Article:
Friday, December 19, 2014

I Listen So You Don't Have To: The Ross Report Ep. 44

Jarrett discusses NXT and New Japan on his Ross Report appearance
Photo Credit:
If you're new, here's the rundown: I listen to a handful of wrestling podcasts each week. Too many, probably, though certainly not all of them. In the interest of saving you time — in case you have the restraint to skip certain episodes — the plan is to give the bare bones of a given show and let you decide if it’s worth investing the time to hear the whole thing. There are better wrestling podcasts out there, of course, but these are the ones in my regular rotation that I feel best fit the category of hit or miss. If I can save other folks some time, I'm happy to do so.

Show: The Ross Report
Episode: 44
Run Time: 1:50:58
Guest: Jeff Jarrett (10:50)

Summary: JR and JJ open with a quick look at Jarrett’s family and its history in wrestling. Then they start to talk about TLC and, to a lesser extent, the recent NXT supershow. Then Jarrett gives an explanation of the origin and nature of Global Force Wrestling as a means of setting up a lengthy talk about NJPW and specifically Wrestle Kingdom 9, the Jan. 4 show for which Jarrett hired Ross to serve as play-by-play announcer. They discuss how and why Matt Striker got hired as the color analyst. Eventually there’s an unexpected transition back to TLC before Ross brings up the controversy surrounding the 1999 dissolution of Jarrett’s working relationship with WWF.

Quote of the week: “In my opinion it was the energy level. You watch a good college basketball game or a good college football game, and you really don’t have to know the teams, but the announcers give you a little backstory, what conference, who sort of the stars are, but when guys are out there laying licks, and you know that they’re leaving it all out on the field, that’s the feeling that the NXT show is. It’s that raw energy. … It oozed through the screen in my opinion. The audience knew what they were watching was a special group of guys that are trying to make a name for themselves.”

Why you should listen: NXT fans will be happy to hear Jarrett adding to the growing number of establishment voices raving about WWE’s best-kept secret. NJPW fans (and I am assuming here) will be happy to hear how much of this episode is devoted to discussing the upcoming pay-per-view and the reverence Ross and especially Jarrett have for the promotion and more so its performers. And the 1999 Jarrett-Vince-Chyna stuff is unexplored territory in the podcast realm.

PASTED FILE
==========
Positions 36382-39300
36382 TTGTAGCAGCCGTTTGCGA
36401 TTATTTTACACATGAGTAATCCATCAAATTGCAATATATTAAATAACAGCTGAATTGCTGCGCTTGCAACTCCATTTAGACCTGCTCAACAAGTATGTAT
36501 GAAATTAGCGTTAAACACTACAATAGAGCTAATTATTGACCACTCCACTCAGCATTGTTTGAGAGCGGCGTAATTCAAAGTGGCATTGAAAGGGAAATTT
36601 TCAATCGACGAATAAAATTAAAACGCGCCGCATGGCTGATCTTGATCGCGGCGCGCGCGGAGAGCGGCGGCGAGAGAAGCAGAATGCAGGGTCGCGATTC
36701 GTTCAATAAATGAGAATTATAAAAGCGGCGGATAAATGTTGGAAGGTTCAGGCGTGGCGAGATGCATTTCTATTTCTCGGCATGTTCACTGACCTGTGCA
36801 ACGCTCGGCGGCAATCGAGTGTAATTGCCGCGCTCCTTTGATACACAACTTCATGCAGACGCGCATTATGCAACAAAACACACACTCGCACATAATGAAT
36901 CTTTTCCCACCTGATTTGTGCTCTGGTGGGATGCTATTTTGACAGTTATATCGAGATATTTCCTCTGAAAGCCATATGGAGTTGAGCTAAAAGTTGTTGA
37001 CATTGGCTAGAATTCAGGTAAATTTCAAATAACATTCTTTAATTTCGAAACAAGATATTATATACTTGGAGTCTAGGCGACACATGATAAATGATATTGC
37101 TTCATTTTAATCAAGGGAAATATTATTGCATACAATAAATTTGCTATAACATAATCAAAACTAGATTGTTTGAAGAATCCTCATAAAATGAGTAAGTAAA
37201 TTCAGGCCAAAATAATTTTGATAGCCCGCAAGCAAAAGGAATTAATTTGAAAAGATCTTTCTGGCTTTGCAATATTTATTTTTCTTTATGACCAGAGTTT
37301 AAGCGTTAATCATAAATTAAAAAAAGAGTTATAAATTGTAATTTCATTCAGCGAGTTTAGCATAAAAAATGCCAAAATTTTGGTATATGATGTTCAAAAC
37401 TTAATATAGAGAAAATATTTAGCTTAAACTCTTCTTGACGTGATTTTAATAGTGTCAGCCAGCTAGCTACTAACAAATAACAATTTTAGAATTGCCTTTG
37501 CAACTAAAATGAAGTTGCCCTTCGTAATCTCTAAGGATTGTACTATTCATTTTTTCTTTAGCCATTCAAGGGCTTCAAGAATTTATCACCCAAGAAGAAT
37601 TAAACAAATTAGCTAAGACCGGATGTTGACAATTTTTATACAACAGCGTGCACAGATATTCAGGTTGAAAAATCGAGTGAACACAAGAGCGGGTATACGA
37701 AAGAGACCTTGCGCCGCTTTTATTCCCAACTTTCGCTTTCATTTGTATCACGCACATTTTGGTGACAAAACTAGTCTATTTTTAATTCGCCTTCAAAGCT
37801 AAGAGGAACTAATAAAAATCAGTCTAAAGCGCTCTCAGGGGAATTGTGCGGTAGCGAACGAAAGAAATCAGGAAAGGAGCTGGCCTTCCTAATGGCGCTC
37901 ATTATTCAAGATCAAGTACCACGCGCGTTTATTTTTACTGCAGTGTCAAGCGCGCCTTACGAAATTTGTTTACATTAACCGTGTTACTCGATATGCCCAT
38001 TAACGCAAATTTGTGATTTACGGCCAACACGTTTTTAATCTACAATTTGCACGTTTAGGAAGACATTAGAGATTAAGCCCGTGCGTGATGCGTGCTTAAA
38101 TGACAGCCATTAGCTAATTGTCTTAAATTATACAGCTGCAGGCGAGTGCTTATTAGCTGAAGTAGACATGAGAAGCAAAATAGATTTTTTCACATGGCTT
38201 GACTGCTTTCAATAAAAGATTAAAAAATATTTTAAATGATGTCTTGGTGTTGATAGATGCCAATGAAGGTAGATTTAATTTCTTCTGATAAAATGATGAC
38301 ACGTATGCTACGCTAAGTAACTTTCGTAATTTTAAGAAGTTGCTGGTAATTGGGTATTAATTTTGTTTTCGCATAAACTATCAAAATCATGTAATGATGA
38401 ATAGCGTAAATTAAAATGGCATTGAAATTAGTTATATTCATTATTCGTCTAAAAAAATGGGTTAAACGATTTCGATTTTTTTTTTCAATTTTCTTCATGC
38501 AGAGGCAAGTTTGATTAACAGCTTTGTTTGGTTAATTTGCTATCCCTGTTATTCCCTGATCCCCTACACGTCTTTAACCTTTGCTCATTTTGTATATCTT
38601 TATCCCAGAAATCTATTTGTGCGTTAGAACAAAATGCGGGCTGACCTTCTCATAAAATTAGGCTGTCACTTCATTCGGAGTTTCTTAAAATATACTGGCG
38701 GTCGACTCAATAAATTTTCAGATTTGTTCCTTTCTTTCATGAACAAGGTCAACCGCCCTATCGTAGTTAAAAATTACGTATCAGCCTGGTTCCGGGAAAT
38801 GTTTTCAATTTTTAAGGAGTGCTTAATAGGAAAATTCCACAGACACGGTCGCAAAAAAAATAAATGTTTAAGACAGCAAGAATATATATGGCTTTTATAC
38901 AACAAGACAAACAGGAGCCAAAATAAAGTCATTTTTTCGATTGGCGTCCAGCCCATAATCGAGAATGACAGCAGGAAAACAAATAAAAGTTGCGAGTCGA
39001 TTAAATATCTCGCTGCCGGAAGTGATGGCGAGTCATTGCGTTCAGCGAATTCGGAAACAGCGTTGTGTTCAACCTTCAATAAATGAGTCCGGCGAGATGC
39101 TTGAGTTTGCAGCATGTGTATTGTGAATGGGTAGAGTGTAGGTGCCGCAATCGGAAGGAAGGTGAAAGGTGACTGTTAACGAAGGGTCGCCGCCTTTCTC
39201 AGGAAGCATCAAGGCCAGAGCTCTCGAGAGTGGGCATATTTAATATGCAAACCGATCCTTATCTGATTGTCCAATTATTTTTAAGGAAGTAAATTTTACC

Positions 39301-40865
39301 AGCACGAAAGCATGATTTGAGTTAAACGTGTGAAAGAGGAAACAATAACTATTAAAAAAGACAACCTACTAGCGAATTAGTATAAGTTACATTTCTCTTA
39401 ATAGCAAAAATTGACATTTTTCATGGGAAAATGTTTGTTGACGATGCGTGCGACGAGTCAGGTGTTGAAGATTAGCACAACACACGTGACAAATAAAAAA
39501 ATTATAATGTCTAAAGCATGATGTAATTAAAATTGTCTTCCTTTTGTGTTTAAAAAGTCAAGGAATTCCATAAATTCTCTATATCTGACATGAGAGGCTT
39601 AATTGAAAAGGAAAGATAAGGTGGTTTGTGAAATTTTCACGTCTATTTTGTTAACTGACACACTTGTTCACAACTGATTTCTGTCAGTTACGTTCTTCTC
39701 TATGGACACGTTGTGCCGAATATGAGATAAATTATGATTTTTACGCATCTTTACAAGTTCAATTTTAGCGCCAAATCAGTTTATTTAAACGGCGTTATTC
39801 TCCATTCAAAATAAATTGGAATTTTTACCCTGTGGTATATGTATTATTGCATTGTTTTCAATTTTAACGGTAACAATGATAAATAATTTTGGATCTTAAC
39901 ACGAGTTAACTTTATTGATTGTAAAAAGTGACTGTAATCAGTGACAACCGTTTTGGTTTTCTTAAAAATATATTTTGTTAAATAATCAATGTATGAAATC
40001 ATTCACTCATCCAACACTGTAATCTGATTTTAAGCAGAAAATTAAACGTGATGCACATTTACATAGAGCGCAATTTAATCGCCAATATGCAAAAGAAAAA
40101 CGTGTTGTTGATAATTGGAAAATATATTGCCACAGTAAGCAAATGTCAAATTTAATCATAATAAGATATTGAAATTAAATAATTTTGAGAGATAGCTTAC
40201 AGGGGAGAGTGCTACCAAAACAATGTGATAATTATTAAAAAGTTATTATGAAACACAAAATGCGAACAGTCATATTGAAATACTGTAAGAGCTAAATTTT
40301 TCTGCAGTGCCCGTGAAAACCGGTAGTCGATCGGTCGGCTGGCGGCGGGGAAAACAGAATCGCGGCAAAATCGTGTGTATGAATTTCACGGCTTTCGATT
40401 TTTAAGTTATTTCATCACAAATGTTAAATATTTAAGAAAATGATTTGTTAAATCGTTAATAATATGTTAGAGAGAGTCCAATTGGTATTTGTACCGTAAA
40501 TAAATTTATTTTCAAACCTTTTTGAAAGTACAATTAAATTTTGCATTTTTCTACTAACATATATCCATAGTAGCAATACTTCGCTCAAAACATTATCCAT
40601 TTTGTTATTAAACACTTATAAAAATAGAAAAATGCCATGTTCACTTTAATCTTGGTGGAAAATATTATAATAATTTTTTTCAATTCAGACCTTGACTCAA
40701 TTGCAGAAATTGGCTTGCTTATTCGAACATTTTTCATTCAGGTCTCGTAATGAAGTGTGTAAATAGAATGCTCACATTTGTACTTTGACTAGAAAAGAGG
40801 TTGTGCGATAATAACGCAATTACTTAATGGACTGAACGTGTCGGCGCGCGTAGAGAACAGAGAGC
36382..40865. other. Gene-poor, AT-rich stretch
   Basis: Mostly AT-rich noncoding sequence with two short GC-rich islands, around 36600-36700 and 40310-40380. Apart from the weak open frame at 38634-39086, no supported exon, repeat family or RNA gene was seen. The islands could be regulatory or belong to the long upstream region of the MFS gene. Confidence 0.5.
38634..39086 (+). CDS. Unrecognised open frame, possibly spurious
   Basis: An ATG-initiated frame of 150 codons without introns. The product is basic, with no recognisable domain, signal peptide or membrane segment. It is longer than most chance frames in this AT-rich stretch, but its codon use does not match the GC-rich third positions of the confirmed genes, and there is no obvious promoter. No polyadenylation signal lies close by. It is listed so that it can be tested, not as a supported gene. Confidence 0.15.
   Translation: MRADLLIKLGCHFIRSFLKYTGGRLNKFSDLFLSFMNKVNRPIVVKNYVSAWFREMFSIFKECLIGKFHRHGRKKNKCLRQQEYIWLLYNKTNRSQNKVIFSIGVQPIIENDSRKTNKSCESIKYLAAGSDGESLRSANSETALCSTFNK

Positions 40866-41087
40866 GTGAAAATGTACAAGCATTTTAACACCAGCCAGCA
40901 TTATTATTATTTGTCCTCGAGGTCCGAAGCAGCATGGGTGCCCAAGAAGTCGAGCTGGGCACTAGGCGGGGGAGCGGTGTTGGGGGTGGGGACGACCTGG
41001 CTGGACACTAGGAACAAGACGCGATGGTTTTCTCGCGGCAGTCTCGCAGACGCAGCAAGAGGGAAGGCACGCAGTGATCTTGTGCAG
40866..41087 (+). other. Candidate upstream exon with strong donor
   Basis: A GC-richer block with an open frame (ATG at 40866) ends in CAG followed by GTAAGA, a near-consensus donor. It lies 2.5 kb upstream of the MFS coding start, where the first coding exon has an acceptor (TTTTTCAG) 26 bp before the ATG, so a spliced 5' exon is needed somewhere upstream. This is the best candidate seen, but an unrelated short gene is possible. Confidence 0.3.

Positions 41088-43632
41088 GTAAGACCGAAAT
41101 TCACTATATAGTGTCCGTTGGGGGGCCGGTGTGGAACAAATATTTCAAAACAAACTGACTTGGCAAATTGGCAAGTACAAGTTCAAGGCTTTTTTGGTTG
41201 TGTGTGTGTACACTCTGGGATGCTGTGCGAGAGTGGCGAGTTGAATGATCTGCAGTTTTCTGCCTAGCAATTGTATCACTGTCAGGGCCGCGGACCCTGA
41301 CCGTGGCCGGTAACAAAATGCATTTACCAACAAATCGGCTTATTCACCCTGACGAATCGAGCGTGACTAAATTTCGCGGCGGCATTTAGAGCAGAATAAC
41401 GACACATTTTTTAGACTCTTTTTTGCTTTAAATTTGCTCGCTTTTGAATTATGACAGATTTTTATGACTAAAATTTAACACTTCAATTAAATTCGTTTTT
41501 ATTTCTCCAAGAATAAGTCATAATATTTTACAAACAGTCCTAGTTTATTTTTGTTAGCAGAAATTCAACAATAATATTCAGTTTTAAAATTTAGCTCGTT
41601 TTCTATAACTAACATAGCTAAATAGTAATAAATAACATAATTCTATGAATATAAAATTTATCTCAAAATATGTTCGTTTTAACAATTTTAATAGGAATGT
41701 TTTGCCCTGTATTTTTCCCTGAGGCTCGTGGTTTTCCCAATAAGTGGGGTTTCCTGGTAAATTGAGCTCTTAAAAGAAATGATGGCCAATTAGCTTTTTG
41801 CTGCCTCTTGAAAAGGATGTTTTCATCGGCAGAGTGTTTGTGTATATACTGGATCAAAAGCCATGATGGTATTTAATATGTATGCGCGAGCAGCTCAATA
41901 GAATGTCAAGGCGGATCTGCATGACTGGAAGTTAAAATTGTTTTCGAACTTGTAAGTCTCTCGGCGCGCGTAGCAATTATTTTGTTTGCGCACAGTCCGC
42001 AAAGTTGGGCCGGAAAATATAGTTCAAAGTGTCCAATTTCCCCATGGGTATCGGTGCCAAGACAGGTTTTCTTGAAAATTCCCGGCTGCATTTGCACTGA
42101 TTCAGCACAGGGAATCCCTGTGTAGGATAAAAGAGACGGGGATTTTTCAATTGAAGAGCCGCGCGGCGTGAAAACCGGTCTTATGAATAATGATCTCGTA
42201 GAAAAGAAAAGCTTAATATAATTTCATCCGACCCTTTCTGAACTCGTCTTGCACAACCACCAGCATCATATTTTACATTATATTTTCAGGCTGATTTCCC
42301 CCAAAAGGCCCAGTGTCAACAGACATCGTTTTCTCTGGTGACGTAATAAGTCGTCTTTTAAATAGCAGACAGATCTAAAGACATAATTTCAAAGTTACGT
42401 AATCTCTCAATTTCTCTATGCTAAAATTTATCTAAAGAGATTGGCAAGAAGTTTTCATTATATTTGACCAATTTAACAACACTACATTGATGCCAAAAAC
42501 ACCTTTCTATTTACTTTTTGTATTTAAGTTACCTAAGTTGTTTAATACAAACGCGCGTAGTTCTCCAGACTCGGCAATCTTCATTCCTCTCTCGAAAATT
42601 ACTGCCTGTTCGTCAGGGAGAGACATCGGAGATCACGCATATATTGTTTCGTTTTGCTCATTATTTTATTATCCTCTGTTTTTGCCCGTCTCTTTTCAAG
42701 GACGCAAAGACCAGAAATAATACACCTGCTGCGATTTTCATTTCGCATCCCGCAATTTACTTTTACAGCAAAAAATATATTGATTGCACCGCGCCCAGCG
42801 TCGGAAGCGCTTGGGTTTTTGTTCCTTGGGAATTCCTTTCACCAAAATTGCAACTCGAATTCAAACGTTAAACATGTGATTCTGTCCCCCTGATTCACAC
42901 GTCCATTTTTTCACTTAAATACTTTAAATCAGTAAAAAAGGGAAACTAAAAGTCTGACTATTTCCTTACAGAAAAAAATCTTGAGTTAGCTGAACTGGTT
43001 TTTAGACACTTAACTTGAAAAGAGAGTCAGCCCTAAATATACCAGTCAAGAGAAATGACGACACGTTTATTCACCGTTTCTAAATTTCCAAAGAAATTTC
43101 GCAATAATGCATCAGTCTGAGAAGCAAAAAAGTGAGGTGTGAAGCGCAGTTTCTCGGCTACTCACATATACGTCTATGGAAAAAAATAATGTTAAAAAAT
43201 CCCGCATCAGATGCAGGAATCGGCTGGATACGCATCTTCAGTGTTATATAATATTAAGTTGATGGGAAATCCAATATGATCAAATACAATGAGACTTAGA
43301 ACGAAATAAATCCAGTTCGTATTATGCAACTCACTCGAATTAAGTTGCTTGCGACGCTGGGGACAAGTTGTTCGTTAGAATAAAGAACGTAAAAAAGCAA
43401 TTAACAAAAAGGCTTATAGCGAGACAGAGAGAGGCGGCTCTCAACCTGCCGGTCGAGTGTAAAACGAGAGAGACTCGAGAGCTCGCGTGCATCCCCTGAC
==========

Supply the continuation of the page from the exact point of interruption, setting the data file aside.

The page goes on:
Why you should skip it: If you come looking for a review of TLC, you’ll realize that’s the bait and the real meat is a hard sell on Wrestle Kingdom 9. Both guys avoid criticizing much of TLC, though they do a decent job of further explaining what Austin and Meltzer said earlier this week about how the use of every possible weapon and gimmick put the main event players in a no-win situation. I also have a suspicion devoted NJPW fans will be let down by what might come across as a lack of knowledge about the promotion from the two people most tasked with making it palatable for American audiences.

Final thoughts: We’ve got a mixed bag here. On one hand, Jarrett was a much friendlier guest than I expected, but perhaps that’s because JR steered away from almost anything that could be construed as controversial. It was great to hear the NXT praise, though it ultimately was superficial without getting into the meat of why those shows work and how they succeed in the current WWE structure. As for setting up the NJPW show, I sort of expected a deeper look at the narratives heading to the big day, but Jarrett mostly talked up the individual performers and atmosphere and Ross is clearly ready to defer to Striker for context and background. Still, this is an interesting listen, especially to anyone ho might be on the fence about ordering the PPV. I’m looking forward to hearing feedback on that show from someone who jumped in only because of the English commentary option, and hopefully JR will have a good guest on to debrief after the show.